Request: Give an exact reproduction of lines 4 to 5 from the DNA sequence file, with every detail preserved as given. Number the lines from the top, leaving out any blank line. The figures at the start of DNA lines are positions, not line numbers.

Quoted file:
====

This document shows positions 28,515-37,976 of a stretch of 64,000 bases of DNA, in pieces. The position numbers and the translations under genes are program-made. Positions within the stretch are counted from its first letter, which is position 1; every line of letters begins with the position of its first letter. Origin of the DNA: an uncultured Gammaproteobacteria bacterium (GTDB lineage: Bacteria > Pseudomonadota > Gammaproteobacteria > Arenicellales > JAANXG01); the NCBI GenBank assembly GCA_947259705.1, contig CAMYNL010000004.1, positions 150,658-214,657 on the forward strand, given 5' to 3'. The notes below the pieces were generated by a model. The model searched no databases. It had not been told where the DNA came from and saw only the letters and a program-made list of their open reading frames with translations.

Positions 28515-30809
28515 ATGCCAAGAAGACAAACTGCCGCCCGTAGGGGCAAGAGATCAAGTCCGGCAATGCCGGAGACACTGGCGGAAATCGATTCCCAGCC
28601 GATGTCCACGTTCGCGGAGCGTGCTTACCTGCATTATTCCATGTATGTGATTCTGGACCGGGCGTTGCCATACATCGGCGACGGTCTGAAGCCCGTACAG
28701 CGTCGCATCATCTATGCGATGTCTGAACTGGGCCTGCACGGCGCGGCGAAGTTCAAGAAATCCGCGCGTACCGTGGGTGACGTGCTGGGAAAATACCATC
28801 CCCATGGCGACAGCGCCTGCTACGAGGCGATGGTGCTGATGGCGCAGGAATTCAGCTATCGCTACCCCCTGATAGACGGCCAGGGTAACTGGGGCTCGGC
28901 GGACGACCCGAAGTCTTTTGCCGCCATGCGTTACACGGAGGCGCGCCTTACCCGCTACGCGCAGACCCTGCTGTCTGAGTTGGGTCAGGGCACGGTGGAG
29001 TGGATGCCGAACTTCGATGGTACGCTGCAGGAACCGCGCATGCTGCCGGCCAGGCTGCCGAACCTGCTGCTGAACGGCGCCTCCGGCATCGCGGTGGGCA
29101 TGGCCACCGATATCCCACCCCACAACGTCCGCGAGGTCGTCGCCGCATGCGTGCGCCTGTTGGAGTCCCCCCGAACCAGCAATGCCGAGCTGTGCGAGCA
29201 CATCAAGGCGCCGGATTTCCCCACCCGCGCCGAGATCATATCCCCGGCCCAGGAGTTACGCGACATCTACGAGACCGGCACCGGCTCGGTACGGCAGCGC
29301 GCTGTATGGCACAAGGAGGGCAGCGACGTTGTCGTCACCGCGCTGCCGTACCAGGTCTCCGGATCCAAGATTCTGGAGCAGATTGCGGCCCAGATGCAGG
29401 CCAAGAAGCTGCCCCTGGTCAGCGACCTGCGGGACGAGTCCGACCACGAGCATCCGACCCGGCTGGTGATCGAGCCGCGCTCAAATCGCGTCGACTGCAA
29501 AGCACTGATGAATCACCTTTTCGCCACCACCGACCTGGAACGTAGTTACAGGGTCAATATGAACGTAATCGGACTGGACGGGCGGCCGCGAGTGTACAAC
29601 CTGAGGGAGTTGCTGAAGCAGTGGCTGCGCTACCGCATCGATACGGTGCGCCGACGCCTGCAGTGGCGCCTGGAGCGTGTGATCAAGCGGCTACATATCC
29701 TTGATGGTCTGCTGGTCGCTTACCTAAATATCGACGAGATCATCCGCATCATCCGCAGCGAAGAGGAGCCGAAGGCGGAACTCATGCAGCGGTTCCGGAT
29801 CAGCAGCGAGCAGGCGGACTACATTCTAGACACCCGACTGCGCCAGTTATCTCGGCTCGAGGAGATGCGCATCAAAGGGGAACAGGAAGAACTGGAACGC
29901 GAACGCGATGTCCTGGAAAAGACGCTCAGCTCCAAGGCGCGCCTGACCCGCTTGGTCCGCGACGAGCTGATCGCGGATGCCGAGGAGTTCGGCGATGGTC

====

28601 GATGTCCACGTTCGCGGAGCGTGCTTACCTGCATTATTCCATGTATGTGATTCTGGACCGGGCGTTGCCATACATCGGCGACGGTCTGAAGCCCGTACAG
28701 CGTCGCATCATCTATGCGATGTCTGAACTGGGCCTGCACGGCGCGGCGAAGTTCAAGAAATCCGCGCGTACCGTGGGTGACGTGCTGGGAAAATACCATC